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DR Congo - what is really happening

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posted on Nov, 1 2008 @ 12:41 PM
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Hey everybody!!

I'm wondering what is really happening in DR Congo. Why are UN forces running? I don't know much about that region and what is happening there, I just read some articles in local newspaper, but millions(!?) of refugees, pregnant women giving birth roadside(!?), dead bodies on the road, burning villages, .....

Who are those militias, what are they fighting for, and who against?

Answers highly appreciated...

Greets




posted on Nov, 1 2008 @ 01:13 PM
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theres more info here www.abovetopsecret.com...

remeber rwanda? the massacers that happened there with the tutsi and the hutu

thier tribal lands cross several borders

looks like its flaring up again but in the DR congo



posted on Dec, 29 2008 @ 07:13 AM
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Boxing Day Machette Massacre

On Boxing Day there was a massacre in a church in eastern Congo. More than 100 were hacked to pieces by the LRA (Lord's Resistance Army). The LRA says they're innocent and blames Uganda. Maybe I've missed it, but I can't find any threads about it on ATS...


Deaths in Boxing Day machete massacre in Congo 'top 100'


December 29, 2008


The death toll in the Boxing Day machete massacre in a church in a remote part of eastern Congo may exceed 100, according to reports.

[---]

“The scene at the church was unbelievable. It was horrendous. On the floor were dead bodies of mostly women and children cut in pieces,” Captain Magezi said.

[---]

The rebel spokesman, David Matsanga, who spoke by telephone from Nairobi, Kenya, blamed Uganda’s 105th Battalion. “They were airlifted to Congo to kill civilians and then say we are responsible,” he charged. “They want to justify their stay in DRC [Congo] and loot minerals from there like they did before.”

Please visit the link provided for the complete story.



posted on Dec, 30 2008 @ 02:28 PM
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More than 400 people have been killed in Christmas massacres.


BBC: Christmas massacres 'killed 400'


30 December 2008


More than 400 people have been killed by Ugandan rebels in the Democratic Republic of Congo in attacks since Christmas day, aid agency Caritas says.

The head of Caritas in DR Congo told the BBC some 20,000 people had fled to the mountains from the rebels, who have denied carrying out the attacks.

Please visit the link provided for the complete story.



posted on Dec, 30 2008 @ 02:47 PM
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Originally posted by sovietmanI'm wondering what is really happening in DR Congo. Why are UN forces running? I don't know much about that region and what is happening there, I just read some articles in local newspaper, but millions(!?) of refugees, pregnant women giving birth roadside(!?), dead bodies on the road, burning villages, .....


The Congo is home to the worst atrocities in human history. And that is really saying something! The depth of perversion and utter cruelty is so bad it is rarely reported.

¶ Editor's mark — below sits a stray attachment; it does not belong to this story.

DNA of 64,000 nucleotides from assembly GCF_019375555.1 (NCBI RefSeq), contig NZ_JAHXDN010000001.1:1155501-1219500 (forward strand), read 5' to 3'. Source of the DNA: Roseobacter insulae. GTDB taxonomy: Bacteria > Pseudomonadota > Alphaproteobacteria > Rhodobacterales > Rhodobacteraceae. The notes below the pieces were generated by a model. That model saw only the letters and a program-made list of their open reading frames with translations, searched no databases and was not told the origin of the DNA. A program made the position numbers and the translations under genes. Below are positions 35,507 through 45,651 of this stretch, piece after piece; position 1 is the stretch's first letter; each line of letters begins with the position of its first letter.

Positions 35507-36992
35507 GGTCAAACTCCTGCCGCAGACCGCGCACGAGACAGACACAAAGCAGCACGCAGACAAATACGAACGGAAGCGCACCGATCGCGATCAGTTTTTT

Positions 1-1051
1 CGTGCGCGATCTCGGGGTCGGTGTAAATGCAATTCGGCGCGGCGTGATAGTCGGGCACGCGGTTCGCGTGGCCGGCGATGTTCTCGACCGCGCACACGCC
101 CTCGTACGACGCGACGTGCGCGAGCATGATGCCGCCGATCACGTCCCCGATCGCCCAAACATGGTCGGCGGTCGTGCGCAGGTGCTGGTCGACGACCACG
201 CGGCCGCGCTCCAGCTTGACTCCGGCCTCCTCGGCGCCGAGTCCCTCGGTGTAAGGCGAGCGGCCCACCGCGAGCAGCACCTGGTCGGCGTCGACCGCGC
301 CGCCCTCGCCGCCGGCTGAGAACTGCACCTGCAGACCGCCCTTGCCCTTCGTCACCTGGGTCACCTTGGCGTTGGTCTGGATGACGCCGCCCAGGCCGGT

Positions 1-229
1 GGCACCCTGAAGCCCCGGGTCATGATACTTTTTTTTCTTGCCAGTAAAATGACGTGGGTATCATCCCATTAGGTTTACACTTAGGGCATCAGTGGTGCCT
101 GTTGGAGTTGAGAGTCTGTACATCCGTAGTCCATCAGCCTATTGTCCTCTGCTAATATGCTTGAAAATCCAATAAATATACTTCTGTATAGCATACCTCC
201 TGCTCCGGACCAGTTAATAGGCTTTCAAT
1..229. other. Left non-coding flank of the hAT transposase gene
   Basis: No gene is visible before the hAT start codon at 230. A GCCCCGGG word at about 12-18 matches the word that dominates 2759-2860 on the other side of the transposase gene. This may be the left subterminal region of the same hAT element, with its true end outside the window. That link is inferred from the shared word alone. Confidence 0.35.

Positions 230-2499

Most of the worst abuses have been committed by rebel groups, many of whom fled to Congo after taking part in the Rwandan genocide of the 1990s, she said.

“The atrocities perpetrated by these armed groups are of an unimaginable brutality that goes far beyond rape,” she said in a statement. “Women are brutally gang raped, often in front of their families and communities. In numerous cases, male relatives are forced at gun point to rape their own daughters, mothers or sisters.”

The statement continued: “Frequently women are shot or stabbed in their genital organs, after they are raped. Women, who survived months of enslavement, told me that their tormentors had forced them to eat excrement or the human flesh of murdered relatives.”
www.msnbc.msn.com...




Militiamen grilled bodies on a spit and boiled two girls alive as their mother watched, UN peacekeepers have charged.

Militiamen have kidnapped hundreds of civilians from rival ethnic groups, decapitating some, torturing others and forcing the rest to work as porters or sex slaves, according to a UN report released this week summarising testimony from witnesses. "Vital organs were said to have been cut off and used as magic charms. There were also reports that (ethnic) Hema children were thrown onto arrows stuck into the ground," it said.

The report said: "In one corner, there was already cooked flesh from bodies and two bodies being grilled on a barbecue and, at the same time, they prepared her two little girls, putting them alive in two big pots filled with boiling water and oil."
www.theage.com.au...



PYGMY leaders have called on the UN to set up an international tribunal to put government and rebel fighters from the Democratic Republic of Congo on trial for acts of cannibalism against their people.

More than 600,000 pygmies are believed to live in the Congo’s vast jungles, where they eke out a subsistence existence. Both sides in the war regard them as “subhuman”, and believe that their flesh can confer magical powers.

UN human rights activists reported this year that rebels had cooked and eaten at least a dozen pygmies. Some of the worst atrocities took place when the Congolese Liberation Movement, one of the main rebel groups, tried to take the town of Mambasa from the rival Congolese Rally for Democracy last year.

www.timesonline.co.uk...



[edit on 30-12-2008 by Sonya610]



posted on Nov, 5 2009 @ 02:33 AM